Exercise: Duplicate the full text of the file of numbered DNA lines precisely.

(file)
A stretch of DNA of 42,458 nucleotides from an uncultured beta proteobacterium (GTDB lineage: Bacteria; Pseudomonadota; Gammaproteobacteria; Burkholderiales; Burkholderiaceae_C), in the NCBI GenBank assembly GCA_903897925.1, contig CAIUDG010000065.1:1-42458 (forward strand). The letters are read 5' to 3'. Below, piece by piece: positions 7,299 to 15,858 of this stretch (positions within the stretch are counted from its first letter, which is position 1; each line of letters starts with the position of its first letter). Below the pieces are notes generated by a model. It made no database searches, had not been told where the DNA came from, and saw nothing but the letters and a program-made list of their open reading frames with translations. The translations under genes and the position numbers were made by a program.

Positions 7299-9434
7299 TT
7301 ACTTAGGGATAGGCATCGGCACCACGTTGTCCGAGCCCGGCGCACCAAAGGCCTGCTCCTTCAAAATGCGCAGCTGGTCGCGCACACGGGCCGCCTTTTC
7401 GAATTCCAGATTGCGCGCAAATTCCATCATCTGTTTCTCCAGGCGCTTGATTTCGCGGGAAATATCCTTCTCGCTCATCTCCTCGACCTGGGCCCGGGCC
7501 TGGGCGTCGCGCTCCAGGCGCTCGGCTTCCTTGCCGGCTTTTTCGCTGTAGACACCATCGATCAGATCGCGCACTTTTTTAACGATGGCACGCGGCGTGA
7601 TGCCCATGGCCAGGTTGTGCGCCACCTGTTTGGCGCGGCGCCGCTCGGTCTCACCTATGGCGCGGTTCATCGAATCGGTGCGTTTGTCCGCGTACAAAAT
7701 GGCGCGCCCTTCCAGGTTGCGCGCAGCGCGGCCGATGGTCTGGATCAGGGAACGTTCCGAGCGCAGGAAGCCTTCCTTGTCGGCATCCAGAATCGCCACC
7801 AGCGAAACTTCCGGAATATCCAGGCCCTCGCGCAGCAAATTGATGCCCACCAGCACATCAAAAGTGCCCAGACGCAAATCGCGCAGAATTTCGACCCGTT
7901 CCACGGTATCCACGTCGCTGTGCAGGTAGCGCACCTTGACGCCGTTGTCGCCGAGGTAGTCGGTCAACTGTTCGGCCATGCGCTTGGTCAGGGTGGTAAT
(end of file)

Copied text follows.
A stretch of DNA of 42,458 nucleotides from an uncultured beta proteobacterium (GTDB lineage: Bacteria; Pseudomonadota; Gammaproteobacteria; Burkholderiales; Burkholderiaceae_C), in the NCBI GenBank assembly GCA_903897925.1, contig CAIUDG010000065.1:1-42458 (forward strand). The letters are read 5' to 3'. Below, piece by piece: positions 7,299 to 15,858 of this stretch (positions within the stretch are counted from its first letter, which is position 1; each line of letters starts with the position of its first letter). Below the pieces are notes generated by a model. It made no database searches, had not been told where the DNA came from, and saw nothing but the letters and a program-made list of their open reading frames with translations. The translations under genes and the position numbers were made by a program.

Positions 7299-9434
7299 TT
7301 ACTTAGGGATAGGCATCGGCACCACGTTGTCCGAGCCCGGCGCACCAAAGGCCTGCTCCTTCAAAATGCGCAGCTGGTCGCGCACACGGGCCGCCTTTTC
7401 GAATTCCAGATTGCGCGCAAATTCCATCATCTGTTTCTCCAGGCGCTTGATTTCGCGGGAAATATCCTTCTCGCTCATCTCCTCGACCTGGGCCCGGGCC
7501 TGGGCGTCGCGCTCCAGGCGCTCGGCTTCCTTGCCGGCTTTTTCGCTGTAGACACCATCGATCAGATCGCGCACTTTTTTAACGATGGCACGCGGCGTGA
7601 TGCCCATGGCCAGGTTGTGCGCCACCTGTTTGGCGCGGCGCCGCTCGGTCTCACCTATGGCGCGGTTCATCGAATCGGTGCGTTTGTCCGCGTACAAAAT
7701 GGCGCGCCCTTCCAGGTTGCGCGCAGCGCGGCCGATGGTCTGGATCAGGGAACGTTCCGAGCGCAGGAAGCCTTCCTTGTCGGCATCCAGAATCGCCACC
7801 AGCGAAACTTCCGGAATATCCAGGCCCTCGCGCAGCAAATTGATGCCCACCAGCACATCAAAAGTGCCCAGACGCAAATCGCGCAGAATTTCGACCCGTT
7901 CCACGGTATCCACGTCGCTGTGCAGGTAGCGCACCTTGACGCCGTTGTCGCCGAGGTAGTCGGTCAACTGTTCGGCCATGCGCTTGGTCAGGGTGGTAAT